Tuesday, July 23, 2019
    

Completed Research

Ontario Pork has a call for research proposals twice a year (fall and spring). These projects were approved for funding by the board on recommendation of the research committee. If you have questions or need further information about the research posted here please contact Kathy Zurbrigg at kathy.zurbrigg@ontariopork.on.ca


Completed Research

Gestation and lactation feeding strategies for increased performance of sows

Gestation and lactation feeding strategies for increased performance of sows

Project 11-213 - Researcher: Paul Luimes

Research Summary - Project 11/213
Researcher: Paul Luimes
Topic: Gestation and lactation feeding strategies for increased performance of sows
To study improved production related to feeding during gestation and lactation, researchers from University of Guelph Ridgetown campus compared several strategies. Three hundres sows from a commercial farm in Ontario were divided into two different gestation feeding strategies and three different lactation feeding strategies for the duration of three parities. In the gestation feeding study, sows were fed either based on visual inspection by the producer or according to a sow’s specific weight and backfat measurements (using the Kansas State gestation feeding strategy). The results showed that when gestating sows are fed according to their measured weight and backfat, they consume more feed than sows fed by a stockperson’s gauge of their body condition score (BCS). As a result, gestating sows fed using the Kansas State strategy were heavier at farrowing and at weaning but there was no effect of the gestational feeding on the performance of the sow or litter. 

In the lactation feeding trial, three feeding strategies were examined, conventional” where sows were fed twice daily with enough feed to ensure leftovers, “Ramp” where sows were started off with low feed amounts which increased to ad lib by day 13 after farrowing and “Ad-lib” where sows were fed using self-feeders as much as they could eat throughout lactation.  The Ad-lib group produced 1.7 more live born pigs per litter in their following parities compared to conventional group and 1.5 more pigs per litter than the ramp-feeding group.  However in the study there appeared to be a trade-off with larger litters having lower birthweight piglets.  The researchers did note some practical issues with the ad-lib feeders, such as feed wastage or “gumming” of the feeder distribution device if the feed gets wet which increased the labour involved (cleaning out stale feed).  Continuously improved designs of self-feeders and the use of an auger filled hopper may reduce these challenges in the future.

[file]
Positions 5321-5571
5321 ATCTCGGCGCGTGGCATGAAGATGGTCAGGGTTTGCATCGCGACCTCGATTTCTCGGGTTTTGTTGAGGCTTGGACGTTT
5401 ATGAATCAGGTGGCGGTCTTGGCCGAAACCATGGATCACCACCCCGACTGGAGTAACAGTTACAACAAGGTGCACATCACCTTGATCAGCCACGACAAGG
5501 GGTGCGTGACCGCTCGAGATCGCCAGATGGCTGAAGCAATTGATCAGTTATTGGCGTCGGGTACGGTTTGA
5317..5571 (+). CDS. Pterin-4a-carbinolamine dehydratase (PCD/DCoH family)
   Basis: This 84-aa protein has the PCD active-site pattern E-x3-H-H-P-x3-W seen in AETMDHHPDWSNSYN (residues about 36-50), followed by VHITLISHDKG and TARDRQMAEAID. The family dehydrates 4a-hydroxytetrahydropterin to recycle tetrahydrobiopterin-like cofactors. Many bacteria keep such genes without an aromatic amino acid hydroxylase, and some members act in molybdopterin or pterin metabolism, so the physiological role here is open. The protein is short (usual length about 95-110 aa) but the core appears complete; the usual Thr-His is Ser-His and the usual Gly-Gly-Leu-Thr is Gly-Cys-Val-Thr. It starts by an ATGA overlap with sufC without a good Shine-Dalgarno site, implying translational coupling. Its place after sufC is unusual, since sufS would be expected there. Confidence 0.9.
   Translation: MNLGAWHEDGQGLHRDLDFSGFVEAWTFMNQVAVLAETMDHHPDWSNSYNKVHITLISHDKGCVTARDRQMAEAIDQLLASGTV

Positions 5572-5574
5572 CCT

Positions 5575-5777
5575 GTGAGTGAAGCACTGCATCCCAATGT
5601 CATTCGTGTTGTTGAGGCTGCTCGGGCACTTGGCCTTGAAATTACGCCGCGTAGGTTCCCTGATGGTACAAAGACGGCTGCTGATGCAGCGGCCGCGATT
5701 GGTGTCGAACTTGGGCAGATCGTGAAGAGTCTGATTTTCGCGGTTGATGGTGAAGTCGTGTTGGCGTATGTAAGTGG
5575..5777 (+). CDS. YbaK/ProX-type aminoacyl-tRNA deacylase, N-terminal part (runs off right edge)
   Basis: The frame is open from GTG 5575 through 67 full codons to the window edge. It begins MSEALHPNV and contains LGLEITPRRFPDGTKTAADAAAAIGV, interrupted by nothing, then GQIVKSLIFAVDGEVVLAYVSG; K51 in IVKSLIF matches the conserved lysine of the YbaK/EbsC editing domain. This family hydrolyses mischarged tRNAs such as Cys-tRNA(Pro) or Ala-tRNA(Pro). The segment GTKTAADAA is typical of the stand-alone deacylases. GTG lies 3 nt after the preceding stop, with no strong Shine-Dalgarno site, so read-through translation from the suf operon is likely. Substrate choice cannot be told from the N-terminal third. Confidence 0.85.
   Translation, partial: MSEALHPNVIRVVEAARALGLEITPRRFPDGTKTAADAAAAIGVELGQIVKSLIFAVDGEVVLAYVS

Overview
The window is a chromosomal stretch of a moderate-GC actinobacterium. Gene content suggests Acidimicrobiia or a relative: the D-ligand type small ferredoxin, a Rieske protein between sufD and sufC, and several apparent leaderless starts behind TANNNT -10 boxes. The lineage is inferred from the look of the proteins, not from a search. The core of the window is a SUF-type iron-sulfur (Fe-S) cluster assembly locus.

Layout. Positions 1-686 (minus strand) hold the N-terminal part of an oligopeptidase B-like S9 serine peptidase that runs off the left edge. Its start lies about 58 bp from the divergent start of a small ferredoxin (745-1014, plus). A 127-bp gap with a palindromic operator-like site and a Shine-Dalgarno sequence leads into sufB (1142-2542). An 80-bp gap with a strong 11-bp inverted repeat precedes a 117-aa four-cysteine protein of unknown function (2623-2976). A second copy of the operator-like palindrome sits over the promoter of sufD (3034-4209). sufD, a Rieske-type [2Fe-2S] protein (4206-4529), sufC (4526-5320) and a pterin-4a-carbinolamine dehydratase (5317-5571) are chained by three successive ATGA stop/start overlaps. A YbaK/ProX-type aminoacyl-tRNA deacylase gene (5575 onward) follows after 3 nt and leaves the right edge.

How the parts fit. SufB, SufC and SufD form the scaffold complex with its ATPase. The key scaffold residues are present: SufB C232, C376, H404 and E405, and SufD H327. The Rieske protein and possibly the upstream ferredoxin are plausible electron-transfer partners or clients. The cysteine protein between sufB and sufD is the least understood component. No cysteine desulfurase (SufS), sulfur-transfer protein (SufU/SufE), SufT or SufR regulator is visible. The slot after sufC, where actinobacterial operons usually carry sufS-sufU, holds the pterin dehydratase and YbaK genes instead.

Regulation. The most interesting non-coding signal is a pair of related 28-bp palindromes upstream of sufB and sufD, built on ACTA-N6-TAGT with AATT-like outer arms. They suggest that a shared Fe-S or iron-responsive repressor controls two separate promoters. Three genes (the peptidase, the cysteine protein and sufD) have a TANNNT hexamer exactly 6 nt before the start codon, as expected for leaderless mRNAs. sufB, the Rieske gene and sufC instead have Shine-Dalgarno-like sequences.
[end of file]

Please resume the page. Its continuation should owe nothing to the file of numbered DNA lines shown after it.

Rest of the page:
The researchers overall conclusions were that the Kansas gestation feeding strategy should be employed if improvement in sow body condition is needed and the use of self-feeders during lactation will lead to an increase in live born numbers.
 
Additional Resources:
Page 45 of the London Swine Conference Proceedings 2014
https://www.londonswineconference.ca/images/pdfs/Proceedings/LSCProceedings2014.pdf
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